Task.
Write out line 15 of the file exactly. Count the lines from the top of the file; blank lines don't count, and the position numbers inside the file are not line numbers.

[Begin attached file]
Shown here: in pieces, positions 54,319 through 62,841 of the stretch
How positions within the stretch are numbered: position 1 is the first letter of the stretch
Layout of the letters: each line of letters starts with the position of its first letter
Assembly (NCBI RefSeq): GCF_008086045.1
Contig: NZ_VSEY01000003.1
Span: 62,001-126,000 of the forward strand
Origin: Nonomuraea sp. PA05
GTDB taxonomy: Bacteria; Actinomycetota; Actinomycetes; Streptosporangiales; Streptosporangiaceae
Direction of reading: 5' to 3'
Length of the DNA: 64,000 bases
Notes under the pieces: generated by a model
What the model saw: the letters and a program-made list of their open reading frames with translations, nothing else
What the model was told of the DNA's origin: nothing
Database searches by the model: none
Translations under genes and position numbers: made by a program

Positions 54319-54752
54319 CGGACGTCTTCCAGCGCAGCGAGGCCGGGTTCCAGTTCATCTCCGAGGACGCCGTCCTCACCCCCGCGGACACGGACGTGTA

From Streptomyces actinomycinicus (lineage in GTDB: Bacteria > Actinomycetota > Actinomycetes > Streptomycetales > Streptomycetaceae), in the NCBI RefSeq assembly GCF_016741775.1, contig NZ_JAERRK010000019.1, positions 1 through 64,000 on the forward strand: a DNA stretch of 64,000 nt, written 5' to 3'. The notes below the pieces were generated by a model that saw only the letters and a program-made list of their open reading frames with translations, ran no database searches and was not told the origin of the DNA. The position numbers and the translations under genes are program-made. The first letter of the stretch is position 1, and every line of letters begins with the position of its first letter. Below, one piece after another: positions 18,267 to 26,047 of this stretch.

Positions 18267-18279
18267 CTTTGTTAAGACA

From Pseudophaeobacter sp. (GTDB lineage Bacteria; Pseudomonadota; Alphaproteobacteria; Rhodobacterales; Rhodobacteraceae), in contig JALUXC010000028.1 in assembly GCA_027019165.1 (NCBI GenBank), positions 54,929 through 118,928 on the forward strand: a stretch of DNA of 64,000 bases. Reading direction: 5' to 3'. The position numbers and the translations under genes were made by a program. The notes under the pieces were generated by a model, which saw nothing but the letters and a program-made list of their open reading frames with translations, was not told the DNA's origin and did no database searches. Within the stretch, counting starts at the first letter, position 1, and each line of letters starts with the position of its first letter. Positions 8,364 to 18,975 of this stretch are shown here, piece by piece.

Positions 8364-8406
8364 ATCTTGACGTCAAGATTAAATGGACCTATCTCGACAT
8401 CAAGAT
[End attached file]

Translations under genes and position numbers: made by a program